Before refugee children are registered in public schools, they often benefit from an in-between stage. In Toronto, the TDSB has two newcomer reception centres.

In Manitoba, newly arrived children immediately spend their days in a classroom-type setting while their parents find permanent housing, said Rita Chahal, executive director of the Manitoba Interfaith Immigration Council. They learn what school will be like and are encouraged to talk about their experiences so far. The staff, after getting to know the children, later work with their schools and help with parent-teacher interviews, Ms. Chahal said.

"That's one of the first things we try to do, is get them into a structured school environment," she said.

Rose Avenue, whose 675 students are mostly new to Canada, also has a parent learning centre, after-school tutoring, a kitchen serving hot meals, and a visiting speech pathologist, psychologist and pediatrician, among other services.

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The key to the children's success, though, doesn't seem to rest with one particular service, but with putting them in a situation – ideally a small group at first – where their stories can be heard and understood, said David Crichton, the school's principal.

On Monday, Ms. Soin stood in front of six small children, including Taki Alaid, and used Toronto's first day of sub-zero weather to teach words for winter clothing: toque, balaclava, mittens.

"This is something that [one girl] has today," she said. "What are these called?"

"Earmuffs!" the girl exclaimed.

The girl, also a refugee, was seven or eight years old but hadn't attended school before arriving at Rose Avenue. Ms. Soin had created word-search puzzles on paper, partly for the benefit of students who hadn't even had the chance to learn the alphabet in their mother tongues. Searching through letters helped them grasp the concept of the written word.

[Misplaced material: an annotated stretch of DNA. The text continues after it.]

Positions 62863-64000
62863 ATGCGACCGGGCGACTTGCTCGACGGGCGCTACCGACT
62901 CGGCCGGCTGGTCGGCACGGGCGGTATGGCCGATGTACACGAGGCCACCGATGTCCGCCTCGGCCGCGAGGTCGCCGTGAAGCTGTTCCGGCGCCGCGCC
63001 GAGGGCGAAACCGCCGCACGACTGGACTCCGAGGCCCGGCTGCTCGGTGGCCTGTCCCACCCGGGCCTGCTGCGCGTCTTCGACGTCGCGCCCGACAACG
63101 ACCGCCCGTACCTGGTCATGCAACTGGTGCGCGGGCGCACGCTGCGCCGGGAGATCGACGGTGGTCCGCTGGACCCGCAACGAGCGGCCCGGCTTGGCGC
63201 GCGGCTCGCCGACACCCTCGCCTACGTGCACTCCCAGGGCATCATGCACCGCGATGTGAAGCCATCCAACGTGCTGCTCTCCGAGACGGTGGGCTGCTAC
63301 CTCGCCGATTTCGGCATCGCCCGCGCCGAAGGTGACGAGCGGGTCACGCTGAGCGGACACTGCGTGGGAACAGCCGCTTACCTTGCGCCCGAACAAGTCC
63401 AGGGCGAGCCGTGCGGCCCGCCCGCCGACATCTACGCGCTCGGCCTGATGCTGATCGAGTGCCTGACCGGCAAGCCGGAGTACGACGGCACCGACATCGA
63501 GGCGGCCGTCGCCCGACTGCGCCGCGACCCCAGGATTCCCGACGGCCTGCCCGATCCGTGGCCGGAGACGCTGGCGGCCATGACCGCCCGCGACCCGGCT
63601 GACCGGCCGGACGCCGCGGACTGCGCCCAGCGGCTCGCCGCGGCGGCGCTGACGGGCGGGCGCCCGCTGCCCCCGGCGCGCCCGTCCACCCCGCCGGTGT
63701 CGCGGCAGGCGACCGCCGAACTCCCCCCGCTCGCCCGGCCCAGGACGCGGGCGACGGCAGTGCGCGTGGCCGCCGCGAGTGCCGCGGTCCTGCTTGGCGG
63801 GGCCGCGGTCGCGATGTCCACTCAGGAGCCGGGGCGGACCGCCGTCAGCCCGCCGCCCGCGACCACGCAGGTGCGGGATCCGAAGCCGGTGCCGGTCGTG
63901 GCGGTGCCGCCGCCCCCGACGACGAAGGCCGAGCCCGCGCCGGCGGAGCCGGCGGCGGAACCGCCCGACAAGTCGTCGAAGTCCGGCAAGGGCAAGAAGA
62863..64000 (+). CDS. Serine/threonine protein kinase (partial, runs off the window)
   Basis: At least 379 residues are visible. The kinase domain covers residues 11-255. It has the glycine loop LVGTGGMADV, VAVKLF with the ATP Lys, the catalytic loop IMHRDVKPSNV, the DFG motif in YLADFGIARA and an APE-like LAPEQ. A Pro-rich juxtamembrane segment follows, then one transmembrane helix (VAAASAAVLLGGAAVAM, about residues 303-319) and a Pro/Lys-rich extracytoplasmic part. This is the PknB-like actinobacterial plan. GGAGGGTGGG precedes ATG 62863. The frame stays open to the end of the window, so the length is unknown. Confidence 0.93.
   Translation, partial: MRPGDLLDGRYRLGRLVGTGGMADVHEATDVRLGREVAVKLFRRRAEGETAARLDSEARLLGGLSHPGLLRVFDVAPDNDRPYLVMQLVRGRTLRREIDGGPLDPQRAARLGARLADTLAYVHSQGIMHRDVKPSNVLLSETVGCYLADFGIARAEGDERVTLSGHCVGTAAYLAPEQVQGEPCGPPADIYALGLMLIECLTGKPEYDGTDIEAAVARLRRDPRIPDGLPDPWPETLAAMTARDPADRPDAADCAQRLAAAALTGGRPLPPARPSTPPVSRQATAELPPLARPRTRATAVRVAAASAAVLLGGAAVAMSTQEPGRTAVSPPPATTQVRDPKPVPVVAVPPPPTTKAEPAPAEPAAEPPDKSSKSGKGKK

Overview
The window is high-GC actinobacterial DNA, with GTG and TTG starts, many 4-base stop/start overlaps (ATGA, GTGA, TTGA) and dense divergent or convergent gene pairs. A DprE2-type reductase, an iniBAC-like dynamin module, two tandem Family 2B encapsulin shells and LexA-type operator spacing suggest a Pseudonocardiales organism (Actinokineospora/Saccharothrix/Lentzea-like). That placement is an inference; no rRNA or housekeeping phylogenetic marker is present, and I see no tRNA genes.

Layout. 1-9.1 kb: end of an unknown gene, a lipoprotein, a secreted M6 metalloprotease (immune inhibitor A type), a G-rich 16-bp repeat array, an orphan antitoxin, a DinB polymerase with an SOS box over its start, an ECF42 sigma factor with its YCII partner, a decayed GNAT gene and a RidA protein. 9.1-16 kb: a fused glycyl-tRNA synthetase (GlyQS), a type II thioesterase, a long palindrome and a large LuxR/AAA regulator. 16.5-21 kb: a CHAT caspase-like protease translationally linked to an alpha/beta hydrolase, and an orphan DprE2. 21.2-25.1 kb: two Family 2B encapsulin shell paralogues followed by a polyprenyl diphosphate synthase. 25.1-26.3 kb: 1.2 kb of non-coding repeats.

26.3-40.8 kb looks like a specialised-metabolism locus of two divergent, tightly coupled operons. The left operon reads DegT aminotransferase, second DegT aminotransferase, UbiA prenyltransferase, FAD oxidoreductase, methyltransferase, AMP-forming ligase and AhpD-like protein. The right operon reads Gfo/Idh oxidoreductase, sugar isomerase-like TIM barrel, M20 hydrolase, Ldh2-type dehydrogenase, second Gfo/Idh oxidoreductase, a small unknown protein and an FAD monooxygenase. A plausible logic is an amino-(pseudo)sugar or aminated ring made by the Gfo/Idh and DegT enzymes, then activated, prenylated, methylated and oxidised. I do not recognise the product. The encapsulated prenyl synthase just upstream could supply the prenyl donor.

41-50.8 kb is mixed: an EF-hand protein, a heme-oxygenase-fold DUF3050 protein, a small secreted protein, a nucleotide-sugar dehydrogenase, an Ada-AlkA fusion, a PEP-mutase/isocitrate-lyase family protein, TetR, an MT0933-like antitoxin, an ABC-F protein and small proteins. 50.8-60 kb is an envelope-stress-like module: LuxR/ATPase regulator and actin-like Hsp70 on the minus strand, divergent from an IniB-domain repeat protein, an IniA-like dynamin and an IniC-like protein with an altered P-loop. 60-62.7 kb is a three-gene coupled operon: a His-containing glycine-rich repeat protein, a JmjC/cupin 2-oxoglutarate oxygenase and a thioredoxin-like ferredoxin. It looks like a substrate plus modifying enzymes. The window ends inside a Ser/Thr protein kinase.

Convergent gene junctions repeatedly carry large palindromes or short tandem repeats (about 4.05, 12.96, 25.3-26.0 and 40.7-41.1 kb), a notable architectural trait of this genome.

Ms. Soin smiled at Taki, who had pushed his chair away and stood over his work. Children coming from refugee camps often aren't used to sitting in a classroom all day, she said.

Salah partly understood why he was struggling when he saw his little brother sailing through school more calmly, and he realized that Taki had been too young to remember much of the war, Mr. Crichton said.

But recently Taki has also wanted to talk about it. He told Ms. Soin how his family "had to just run, and they had to crouch down, stay very quiet because there were bad people with guns," she said.

She said hiring translators should be a high priority because they allow teachers to talk to parents, who sometimes ask for their own tips on handling bureaucracy or parenting in Canada. Most important, it's often only with the parents' trust that children open up.

"When the parent says it's okay to tell your teacher … I think it really makes a difference," Ms. Soin said.

Salah and Taki's father, Mohamad Alaid, said the boys and their older brother hated their intermittent schooling in Jordan, where teachers sometimes hit them. In Toronto, he and his wife have become friendly with about 20 other parents and receive regular letters and calls from Rose Avenue. He came to like the teachers when he saw the "helpful" way they spoke to their students, he said.

"You're in the same family," he said. "In Toronto, all Canada … if you go to family doctor, it's different. If you go to school, you see … how teachers talk with children. It's very good, very good. I like this school."